Fig. 19.
Fig. 19.

Time series of observed VSs at (a) 17.1°, (b) 14.1°, and (c) 3.9° elevation angle in MWR-05XP data from 2148:20 to 2157:19 UTC. The time period covers that of two consecutive KCYS volume scans during the formation of the Goshen County tornado. The TVS associated with the Goshen County tornado is marked by a black diamond. VS/TVSs exhibiting vertical continuity use consistent markers and labels. The dotted vertical gray lines indicate the times that the KCYS volume scans began.

Citation: Monthly Weather Review 141, 12; 10.1175/MWR-D-12-00315.1

Despite the appearance of a dominant midlevel TVS prior to tornadogenesis in KCYS data, the sudden formation and dissipation of VSs in MWR-05XP data provide strong evidence that the midlevel WSR-88D TVS at ∼2151 was not an incipient tornado. Furthermore, the DPE cannot occur in vortices that constantly form and dissipate; rather a vertically and temporally continuous vortex is necessary for a tornado to build downward in this manner. Likewise, it may be tempting to view separate MWR-05XP VSs as resulting from continuous vorticity maxima that underwent large changes in intensity (e.g., VS 171a and the GC TVS in Figs. 19a,b). While this possibility cannot be ruled out, it is unlikely in this case because (i) of the small VS/TVS ΔV threshold and (ii) longer-lived VSs tended to form (dissipate) on the front (rear) side of the larger-scale mesocyclone, indicative of a type of VS cycling process. For this case, the observational evidence does not support the explanation of the DPE as the dynamical connection between the midlevel descending TVS in WSR-88D data and tornadogenesis.

For the GC case, the following is speculated (Fig. 20): areas of locally strong cyclonic vertical vorticity formed and dissipated within the midlevel mesocyclone over short periods of time. As the low-level mesocyclone strengthened, these enhanced areas of rotation became more common closer to the surface, and soon thereafter, tornadogenesis occurred. However, the relatively coarse spatial and temporal resolution of WSR-88D data is such that the separate and distinct areas of enhanced rotation (or even the larger-scale mesocyclone) appeared to be a temporally and vertically continuous TVS that descended to the surface near the time of tornadogenesis. In MWR-05XP data of the GC supercell, there were large changes in VS ΔV that occurred over a period of time an order magnitude faster than the WSR-88D volumetric update time (e.g., Figs. 17c–h). In such cases, it may not be suitable to use WSR-88D data to identify the mode of tornadogenesis.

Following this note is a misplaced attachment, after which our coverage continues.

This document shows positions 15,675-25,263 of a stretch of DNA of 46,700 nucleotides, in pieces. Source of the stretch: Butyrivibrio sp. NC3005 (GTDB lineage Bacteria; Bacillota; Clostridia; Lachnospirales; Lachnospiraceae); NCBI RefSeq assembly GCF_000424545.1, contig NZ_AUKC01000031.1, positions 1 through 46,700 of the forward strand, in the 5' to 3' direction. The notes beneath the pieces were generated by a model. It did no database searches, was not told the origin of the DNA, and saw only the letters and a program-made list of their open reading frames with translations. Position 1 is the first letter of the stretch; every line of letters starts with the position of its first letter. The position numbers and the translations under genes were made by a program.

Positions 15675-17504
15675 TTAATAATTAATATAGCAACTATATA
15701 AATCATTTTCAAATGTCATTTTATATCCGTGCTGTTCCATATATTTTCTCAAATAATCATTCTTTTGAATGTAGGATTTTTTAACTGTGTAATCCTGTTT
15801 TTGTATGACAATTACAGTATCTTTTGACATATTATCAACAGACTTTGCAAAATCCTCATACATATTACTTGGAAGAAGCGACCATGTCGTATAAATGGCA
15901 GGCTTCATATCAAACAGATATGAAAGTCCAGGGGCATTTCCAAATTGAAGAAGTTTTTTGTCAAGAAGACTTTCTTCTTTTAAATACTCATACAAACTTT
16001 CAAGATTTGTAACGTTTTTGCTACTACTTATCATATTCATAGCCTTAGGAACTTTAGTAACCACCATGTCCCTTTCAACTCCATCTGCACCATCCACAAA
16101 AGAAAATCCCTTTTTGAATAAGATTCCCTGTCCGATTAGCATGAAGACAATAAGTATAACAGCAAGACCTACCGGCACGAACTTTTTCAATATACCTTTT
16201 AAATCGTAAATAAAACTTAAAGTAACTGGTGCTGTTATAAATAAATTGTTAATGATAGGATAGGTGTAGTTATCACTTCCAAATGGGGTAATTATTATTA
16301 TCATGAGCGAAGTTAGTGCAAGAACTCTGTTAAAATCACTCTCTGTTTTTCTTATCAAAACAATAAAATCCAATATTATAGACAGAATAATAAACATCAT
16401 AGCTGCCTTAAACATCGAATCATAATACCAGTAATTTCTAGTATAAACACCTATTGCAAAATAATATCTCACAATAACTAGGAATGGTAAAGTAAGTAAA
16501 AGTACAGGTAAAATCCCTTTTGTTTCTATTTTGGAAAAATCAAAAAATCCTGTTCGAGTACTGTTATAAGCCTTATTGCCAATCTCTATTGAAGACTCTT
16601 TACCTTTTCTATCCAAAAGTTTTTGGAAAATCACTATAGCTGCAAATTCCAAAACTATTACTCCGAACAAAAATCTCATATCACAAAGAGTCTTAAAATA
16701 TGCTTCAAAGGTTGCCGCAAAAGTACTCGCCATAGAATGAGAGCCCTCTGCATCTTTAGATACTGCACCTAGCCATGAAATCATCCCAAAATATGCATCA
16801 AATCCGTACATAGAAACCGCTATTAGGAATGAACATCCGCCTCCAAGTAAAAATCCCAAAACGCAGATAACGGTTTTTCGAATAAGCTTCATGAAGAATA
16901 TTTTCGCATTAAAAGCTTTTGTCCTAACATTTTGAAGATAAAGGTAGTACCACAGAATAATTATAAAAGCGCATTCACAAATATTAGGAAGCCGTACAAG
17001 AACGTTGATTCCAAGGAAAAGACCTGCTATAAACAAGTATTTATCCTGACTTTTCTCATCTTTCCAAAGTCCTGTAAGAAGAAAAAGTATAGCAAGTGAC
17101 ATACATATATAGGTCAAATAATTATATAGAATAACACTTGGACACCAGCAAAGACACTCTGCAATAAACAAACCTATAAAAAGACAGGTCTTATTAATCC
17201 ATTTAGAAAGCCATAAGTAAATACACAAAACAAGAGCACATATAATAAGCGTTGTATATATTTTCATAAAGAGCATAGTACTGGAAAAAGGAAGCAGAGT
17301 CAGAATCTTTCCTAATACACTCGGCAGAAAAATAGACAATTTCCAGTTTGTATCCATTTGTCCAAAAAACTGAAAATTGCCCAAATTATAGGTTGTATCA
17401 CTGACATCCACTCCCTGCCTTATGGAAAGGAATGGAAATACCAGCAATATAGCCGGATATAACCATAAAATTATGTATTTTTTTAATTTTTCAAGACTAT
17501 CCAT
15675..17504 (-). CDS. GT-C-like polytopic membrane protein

Fig. 20.
Fig. 20.

An illustration, based loosely on the Goshen County supercell, of how enhanced levels of vertical vorticity within a mid- and low-level mesocyclone might appear as a descending incipient tornado in WSR-88D data. The black bar indicates a tornado and the dotted horizontal line marks the level of free convection. Gray (dark green) shading represents mesocyclone-scale (tornadic) vertical vorticity. Light green shading highlights areas (top) of locally enhanced vertical vorticity as discussed in the text and (bottom) where the T99 TVS criteria are met based on the given vertical vorticity distribution. The black dots indicate the approximate center beam locations from a WSR-88D scanning a storm 60 km away using VCP 212.

Citation: Monthly Weather Review 141, 12; 10.1175/MWR-D-12-00315.1

The causes of tornado formation first near the ground are beyond the scope of this paper. However, the sudden acceleration of TVS growth in the GC supercell above ∼2 km is of interest. One speculative possibility is that tornado growth upward occurred much faster after the vortex reached the approximate level of free convection (cf. Fig. 2 in Markowski et al. 2012a), when air parcels no longer were reliant only on vertical pressure gradient forces for upward motion. Unfortunately, because data collection in the El Reno supercell began just prior to the estimated tornadogenesis time, it is not known well how TVS growth progressed in the lowest 2.5 km.